Training Schools Run Down

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If you have a firearm, you need to train on it and with it, bottom line. A number of training options are out there in schools spread out across the country from the basic to advanced and extreme level.

Basic courses

Before you run you have to walk, and this means you need to get some basic classes under your belt, especially if you have no previous training. Through the NRA, you can find any number of firearms training opportunities from the basic to the intermediate levels. . You can go from novice 1 day NRA First Steps classes to NRA Basic Pistol classes to get the bare basics. Then you can progress to Personal Protection inside the Home, Personal Protection outside the Home and the new Defensive Pistol course. Each of these typically last 1-2 days, expend about 100-200 rounds each (sometimes more), and can usually be found within a one day drive of your home for under $200. For carbine users there is the Basic Rifle class but it should be remembered that this is very basic. The NRA offers Law Enforcement level classes but these are generally not offered to civilians in non-LE, non-armed security professions.

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Advanced courses

Once you have the basics down and are walking upright, now you can start running. There are a number of schools across the country that offers more high-speed classes for those shooters who have already passed through basic and intermediate level classes. These include such well-known academies as Thunder Ranch in Oregon, Gunsite in Arizona, and others. Many firearms manufacturers also offer high quality training to civilians such as the Sig Academy in New Hampshire and the Glock School in Georgia. However, these schools obviously cater to their factory's own firearm selection but this is not an issue if you already carry one of their guns.

The offerings from this level of school are multi-day classes and cost a significant investment in your skillset. For instance, Gunsite's Carbine course lasts 5 days, costs $1759, and you have to bring 1200-rounds of ammunition to burn through. What needs to be remembered is that these classes are world-renowned and are trusted by law enforcement agencies as well as advanced level armed civilians. Many of these schools offer programs on the GSA schedule to vouch for that fact.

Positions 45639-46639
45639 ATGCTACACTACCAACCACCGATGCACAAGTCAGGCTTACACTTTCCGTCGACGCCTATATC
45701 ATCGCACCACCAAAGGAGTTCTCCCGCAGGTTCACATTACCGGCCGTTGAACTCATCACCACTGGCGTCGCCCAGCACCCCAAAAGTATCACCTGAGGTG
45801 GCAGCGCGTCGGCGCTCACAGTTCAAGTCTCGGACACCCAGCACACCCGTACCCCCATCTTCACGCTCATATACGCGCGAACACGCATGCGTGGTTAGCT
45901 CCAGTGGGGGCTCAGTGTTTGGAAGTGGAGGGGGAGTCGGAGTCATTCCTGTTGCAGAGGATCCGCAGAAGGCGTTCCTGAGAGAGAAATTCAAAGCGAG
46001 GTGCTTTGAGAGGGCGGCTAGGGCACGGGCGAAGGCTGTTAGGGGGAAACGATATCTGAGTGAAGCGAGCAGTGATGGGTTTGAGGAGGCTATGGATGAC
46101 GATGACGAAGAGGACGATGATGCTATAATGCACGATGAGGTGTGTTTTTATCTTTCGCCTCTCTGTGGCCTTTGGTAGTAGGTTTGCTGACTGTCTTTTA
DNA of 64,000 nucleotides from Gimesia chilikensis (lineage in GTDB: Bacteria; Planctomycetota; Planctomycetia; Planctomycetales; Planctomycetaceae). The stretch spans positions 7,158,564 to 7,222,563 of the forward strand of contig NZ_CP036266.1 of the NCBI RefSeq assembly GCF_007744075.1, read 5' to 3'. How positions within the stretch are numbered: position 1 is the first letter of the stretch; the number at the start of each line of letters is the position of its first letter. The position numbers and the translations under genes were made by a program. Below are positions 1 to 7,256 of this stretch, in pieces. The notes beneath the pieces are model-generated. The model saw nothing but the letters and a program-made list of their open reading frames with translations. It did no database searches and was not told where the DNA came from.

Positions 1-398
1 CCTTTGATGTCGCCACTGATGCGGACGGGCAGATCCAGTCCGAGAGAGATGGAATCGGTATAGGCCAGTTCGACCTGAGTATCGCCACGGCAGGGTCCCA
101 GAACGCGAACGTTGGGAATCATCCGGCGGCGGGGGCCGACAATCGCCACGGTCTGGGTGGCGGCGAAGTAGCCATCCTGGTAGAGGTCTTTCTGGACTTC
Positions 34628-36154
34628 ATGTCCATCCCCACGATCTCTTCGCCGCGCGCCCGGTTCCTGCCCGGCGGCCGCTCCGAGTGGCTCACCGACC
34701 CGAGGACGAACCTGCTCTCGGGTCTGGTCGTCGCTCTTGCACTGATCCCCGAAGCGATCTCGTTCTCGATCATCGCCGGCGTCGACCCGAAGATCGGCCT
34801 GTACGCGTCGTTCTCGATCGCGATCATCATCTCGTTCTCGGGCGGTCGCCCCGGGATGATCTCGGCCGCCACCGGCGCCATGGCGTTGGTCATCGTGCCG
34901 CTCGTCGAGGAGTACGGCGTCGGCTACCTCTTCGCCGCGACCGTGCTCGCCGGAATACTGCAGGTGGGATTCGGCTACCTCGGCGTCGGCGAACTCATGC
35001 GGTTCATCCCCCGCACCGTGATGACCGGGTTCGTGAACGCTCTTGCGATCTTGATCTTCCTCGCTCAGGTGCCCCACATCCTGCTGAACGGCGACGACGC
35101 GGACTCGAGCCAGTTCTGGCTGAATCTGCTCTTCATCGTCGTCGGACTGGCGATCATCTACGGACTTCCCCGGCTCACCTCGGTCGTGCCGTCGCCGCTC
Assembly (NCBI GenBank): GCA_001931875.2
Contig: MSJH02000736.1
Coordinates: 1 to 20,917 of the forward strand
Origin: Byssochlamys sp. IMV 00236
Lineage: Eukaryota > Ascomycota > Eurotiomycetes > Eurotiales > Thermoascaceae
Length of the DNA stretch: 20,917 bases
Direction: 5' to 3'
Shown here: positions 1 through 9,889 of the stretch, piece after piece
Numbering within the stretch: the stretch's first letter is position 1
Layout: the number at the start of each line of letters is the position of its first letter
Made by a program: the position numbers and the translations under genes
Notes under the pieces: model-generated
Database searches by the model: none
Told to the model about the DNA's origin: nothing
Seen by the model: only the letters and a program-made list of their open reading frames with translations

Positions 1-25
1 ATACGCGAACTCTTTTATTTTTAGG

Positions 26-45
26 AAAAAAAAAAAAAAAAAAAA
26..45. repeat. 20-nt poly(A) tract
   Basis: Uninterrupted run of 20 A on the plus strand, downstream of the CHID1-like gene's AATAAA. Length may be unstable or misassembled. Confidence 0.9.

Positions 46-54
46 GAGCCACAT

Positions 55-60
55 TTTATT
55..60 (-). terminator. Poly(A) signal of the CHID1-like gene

Extreme courses

After the advance level classes have been exhausted and you still feel the need to go to the next level, there are a few top-level schools around the country that specialize in armed conflict training. Former US military special operations characters typically run these schools and the level of training offered is on par with first world military courses. In fact, most of these companies also operate private military contractors in places that end in 'Stan on both government and corporate contracts. In these, you can learn advanced driving techniques, pitting, evading, severe multi-threat engagement techniques and others. SCG International in Mississippi, the Gryphon Group in Florida, and Academi (formerly Xe, formerly Blackhawk) in North Carolina are examples of these schools. They are not cheap, running in the $1000-$2000 per week in addition to burning through a few thousand rounds of ammunition. However if you want to take your training to the next level and arent looking to join the military or professional law enforcement circles any time soon, these schools are your ultimate end point.

No matter what training you choose, it is imperative to get at least one or two certificates under your belt both for liability purposes ("What do you mean you don't have any training to carry that thing?") and for your own piece of mind. Remember, failure to train in training to fail.

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June 28, 2012  •  06:54 PM
I'm a proponent of training. It is irresponsible not to train on every single weapon you own. The sad thing is most believe or feel they are proficient enough and do not need training beyond a couple magazines at a static bullseye target at the indoor range every 6 months. Have I mentioned the word irresponsible yet? For most it's more about collecting or seeing who has the most firearms. When gun owners get a little extra money their first thought is of what firearm they can purchase when it should be how much ammunition will I need for the next class. It's a back-wards way of thinking for sure.

I am a former 11B and am fairly handy w/ a firearm but have started at the bottom w/ basic classes. Brushing up on the fundamentals is never a bad idea.

Classes alone are not enough however. I have been averaging 1 class a month but I still hit the range as much as possible between classes.

There's a saying, train until you can't get it wrong not until you get it right.
June 28, 2012  •  07:06 PM
Training is critical. But be damn careful where you go. some of these courses are taughyt by "wannabes" for wannabes.
July 3, 2012  •  10:15 AM
W/ what I see around the forum anything is probably better than nothing in most cases. But yes, there are some unsafe instructors out there.